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CalRecycle Proposes Organics Diversion Regulations

In January 2019, CalRecycle issued draft regulations to implement the organic waste diversion requirements of SB 1383 (Lara, 2016).  SB 1383 requires local jurisdictions to divert 50 percent of organic waste away from landfills by 2022 and 75 percent by 2025.  CalRecycle issued draft regulations in 2018, which BAC and others commented on to urge CalRecycle to allow all end uses of bioenergy produced from diverted organic waste and to allow all eligible conversion technologies to meet the diversion requirements.

In January, CalRecycle issued the first formal draft of SB 1383 regulations.  See CalRecycle Proposed SB 1383 regulations (Jan2019)

California Bioenergy, Land O’Lakes Partner to Advance “Barn to Biogas” in California

CalBio and Land O’Lakes are creating an innovative farmer-led model for “barn to biogas” that can shape nationwide solutions to agricultural methane emissions reduction and unlock new revenue streams for dairy farmers.CalBio provides the expertise needed to develop, execute and manage on-farm methane digesters, as well as market R-CNG credits in California, in a manner that is cost effective for farmers. This partnership with CalBio will also help Land O’Lakes dairy member-owners in California to meet new state standards that call for a 40 percent reduction in dairy and livestock manure-related methane emissions from 2013 levels by 2030.

“CalBio’s dairy digesters are proven in California. We are excited to expand that work even further through this collaboration with Land O’Lakes and their member-owners in California,” said Neil Black, president of CalBio. “Our expertise and ongoing operational support will help dairy farmers make the most of a significant new revenue stream through biogas generation, while allowing them to stay focused on doing what they do best – producing wholesome, delicious food in a sustainable way.”

Learn more about the CalBio partnership.

BAC Comments on Updated Short-Lived Climate Pollutant Strategy

State agencies released an updated strategy to reduce Short-Lived Climate Pollutants in November 2016.  The updated draft is focused on strategies to reduce methane emissions and human-caused black carbon emissions.  Although SB 605 (Lara, 2014) requires a comprehensive strategy to address all major sources of SLCP’s, the current draft omitted any strategy to reduce black carbon from wildfire, which is the single largest source of SLCP’s.  BAC’s Comments on the updated draft urge the state to restore sections on black carbon from wildfire, which had been included in earlier drafts, as required by SB 605.  The Comments also urge the state to allocate a higher share of Cap & Trade revenues to SLCP reduction and to identify important research needs for SLCP reduction.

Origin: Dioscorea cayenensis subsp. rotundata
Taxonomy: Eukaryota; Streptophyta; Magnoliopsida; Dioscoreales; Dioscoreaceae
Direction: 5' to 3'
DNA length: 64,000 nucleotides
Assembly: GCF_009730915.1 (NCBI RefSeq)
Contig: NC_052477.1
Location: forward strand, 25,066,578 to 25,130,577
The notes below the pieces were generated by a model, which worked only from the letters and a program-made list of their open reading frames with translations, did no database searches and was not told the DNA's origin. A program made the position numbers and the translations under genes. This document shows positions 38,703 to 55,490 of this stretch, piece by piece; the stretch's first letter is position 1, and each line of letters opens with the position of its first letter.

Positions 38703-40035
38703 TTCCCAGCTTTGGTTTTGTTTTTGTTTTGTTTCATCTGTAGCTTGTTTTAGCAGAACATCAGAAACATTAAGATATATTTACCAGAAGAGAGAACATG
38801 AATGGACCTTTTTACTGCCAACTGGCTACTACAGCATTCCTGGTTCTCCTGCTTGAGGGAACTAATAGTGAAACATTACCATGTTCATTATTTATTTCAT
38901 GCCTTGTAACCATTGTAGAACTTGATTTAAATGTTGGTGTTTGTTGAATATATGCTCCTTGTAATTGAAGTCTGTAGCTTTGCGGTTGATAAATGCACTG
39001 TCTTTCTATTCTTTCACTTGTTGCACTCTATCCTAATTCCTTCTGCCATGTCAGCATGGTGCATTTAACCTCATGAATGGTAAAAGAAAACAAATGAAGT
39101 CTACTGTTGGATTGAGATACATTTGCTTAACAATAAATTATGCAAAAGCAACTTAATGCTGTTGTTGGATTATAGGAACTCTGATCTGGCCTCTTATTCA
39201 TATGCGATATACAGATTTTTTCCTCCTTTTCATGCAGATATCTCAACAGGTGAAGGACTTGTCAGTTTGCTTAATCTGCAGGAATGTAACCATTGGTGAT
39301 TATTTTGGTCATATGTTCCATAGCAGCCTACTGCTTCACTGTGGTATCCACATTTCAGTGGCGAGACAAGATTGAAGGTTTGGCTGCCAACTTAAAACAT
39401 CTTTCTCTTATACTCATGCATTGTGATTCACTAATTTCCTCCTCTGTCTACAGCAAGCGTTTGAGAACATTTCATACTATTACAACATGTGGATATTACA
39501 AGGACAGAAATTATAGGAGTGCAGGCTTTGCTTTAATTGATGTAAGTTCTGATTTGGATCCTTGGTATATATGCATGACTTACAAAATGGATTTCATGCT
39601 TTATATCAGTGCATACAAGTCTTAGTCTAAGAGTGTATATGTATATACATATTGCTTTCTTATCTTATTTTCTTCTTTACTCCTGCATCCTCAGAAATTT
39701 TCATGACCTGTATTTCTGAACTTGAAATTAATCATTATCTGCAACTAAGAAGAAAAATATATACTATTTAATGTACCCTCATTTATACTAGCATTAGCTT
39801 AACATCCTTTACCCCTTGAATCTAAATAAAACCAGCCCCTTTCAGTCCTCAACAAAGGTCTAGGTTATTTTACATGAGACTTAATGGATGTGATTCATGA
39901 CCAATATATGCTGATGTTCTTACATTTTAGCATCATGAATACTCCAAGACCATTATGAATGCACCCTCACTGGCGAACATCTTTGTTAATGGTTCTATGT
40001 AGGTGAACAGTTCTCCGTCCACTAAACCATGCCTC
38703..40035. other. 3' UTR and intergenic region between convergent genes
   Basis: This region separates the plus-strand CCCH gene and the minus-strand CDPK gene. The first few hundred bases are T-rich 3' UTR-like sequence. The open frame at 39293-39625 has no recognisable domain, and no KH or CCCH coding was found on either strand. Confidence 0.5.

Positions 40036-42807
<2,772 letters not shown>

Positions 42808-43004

See BAC Comments on Nov2016 SLCP Strategy.

BAC / TSS Consultants’ Article in “Biomass Monitor”

See the Opinion Piece in Biomass Monitor on “Forest Biomass Utilization Combatting Catastrophic Wildfires,” written by Julia Levin of BAC and Tad Mason of TSS Consultants.  The piece explains that catastrophic wildfires are not natural or good for California forests, emit huge quantities of black carbon and other pollutants and threaten California water supplies.  Forest fuel treatment and use of that biomass to produce energy can help restore healthy, more resilient forests and cut pollution from wildfires and fossil fuel power generation.

 

Proposed Strategy to Reduce Short-Lived Climate Pollutants

The California Air Resources Board released the Proposed Strategy to Reduce Short-Lived Climate Pollutants in April 2016.  The Proposed Strategy underscores the importance reducing SLCP’s as the only way to immediately begin to reverse climate change and its impacts.  It also highlights the need for increased bioenergy production to reduce both methane and black carbon emissions.  It sets specific goals for methane reduction in the dairy and solid waste sectors, and highlights a number of strategies for reducing black carbon emissions from wildfire, which is the single largest source of Short-Lived Climate Pollution.

Read the Proposed Strategy:  Proposed SLCP Reduction Strategy (April 2016)